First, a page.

Osteoporosis: Why Me?
Osteoporosis, also known as “porous bone,” is a disease in which the bones gradually become weak and brittle, which often results in broken bones or fractures.
“The main cause of osteoporosis in the population is lack of estrogen after menopause,” explains Mahnaz Saoudian MD, a rheumatologist at Group Health.
For this reason, osteoporosis primarily impacts women, right around menopause, when estrogen levels drop.
What are Common Symptoms of Osteoporosis?
Bone loss usually occurs without symptoms. Unfortunately, breaking or fracturing a bone is often the first sign of osteoporosis. “You could have very advanced osteoporosis, without having any symptoms,” Dr. Saoudian adds.
If you do have osteoporosis, even a relatively minor trauma, like bending over, lifting, jumping or falling from a standing position could cause a fracture.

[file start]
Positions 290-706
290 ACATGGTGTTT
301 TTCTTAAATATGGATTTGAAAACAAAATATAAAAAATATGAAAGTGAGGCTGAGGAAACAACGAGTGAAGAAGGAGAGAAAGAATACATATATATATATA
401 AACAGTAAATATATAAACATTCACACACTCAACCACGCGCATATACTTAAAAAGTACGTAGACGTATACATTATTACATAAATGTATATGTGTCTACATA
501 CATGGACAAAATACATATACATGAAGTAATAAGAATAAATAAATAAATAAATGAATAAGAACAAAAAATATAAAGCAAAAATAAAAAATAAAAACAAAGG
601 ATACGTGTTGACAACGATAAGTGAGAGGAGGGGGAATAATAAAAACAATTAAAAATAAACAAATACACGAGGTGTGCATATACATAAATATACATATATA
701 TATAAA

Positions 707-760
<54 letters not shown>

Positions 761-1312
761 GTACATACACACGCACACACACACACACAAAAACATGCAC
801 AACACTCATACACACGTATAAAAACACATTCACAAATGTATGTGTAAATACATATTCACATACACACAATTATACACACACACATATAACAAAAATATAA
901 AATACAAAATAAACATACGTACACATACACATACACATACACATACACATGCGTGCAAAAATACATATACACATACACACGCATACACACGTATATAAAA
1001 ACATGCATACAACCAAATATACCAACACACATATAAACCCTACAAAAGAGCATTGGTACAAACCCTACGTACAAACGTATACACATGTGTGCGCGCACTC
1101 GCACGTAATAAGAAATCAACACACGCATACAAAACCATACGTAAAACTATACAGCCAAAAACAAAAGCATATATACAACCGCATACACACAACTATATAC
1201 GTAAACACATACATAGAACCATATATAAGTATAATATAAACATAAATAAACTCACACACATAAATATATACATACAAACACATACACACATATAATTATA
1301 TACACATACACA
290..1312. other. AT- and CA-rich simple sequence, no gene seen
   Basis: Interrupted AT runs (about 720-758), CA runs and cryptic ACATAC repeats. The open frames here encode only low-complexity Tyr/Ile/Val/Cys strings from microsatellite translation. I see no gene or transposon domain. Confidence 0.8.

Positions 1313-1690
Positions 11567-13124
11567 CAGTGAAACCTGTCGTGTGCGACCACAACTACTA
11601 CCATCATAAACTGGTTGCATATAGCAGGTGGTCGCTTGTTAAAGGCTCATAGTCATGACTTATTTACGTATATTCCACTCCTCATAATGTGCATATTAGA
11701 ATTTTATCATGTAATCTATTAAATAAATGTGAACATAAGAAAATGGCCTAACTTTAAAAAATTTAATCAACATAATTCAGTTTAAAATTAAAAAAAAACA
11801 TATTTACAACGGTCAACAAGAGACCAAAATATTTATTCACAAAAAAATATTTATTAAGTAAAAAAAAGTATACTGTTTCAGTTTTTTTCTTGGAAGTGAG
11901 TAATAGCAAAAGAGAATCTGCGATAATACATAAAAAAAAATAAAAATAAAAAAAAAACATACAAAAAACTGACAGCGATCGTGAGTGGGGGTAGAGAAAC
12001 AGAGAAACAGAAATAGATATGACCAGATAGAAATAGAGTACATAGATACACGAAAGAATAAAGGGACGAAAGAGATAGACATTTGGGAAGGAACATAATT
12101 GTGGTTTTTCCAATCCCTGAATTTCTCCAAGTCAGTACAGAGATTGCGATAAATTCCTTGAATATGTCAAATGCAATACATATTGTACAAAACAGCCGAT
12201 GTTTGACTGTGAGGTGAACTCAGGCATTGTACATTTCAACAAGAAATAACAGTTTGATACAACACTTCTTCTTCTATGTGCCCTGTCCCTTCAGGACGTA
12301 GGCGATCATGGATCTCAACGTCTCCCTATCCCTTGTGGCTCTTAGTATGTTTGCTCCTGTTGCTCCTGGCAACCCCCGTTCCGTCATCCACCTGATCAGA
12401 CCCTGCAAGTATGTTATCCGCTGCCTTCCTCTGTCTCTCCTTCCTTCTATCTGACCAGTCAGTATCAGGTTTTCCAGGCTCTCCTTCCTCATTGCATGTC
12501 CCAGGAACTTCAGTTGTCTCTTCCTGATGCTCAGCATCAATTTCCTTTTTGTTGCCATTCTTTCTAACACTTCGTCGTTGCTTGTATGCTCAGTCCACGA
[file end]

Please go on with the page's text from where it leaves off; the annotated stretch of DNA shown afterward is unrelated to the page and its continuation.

Osteoporosis: Are Men in the Clear?
While men are much less prone to developing osteoporosis, “it can very well happen after age 70 – age 65 even,” Dr. Saoudian adds. “This is because of the same risk factors. They’re a smoker, they’re not active or they have some immunological disease.”
Other factors that could put you at a higher risk for developing osteoporosis include:
- A family history of osteoporosis
- Taking certain medications, like a steroid
- Having other conditions, like rheumatoid arthritis
- Having a hyperactive thyroid
- Tobacco and excessive alcohol use (learn why)
- Family history of fractures associated with osteoporosis
Last Updated: November 05, 2013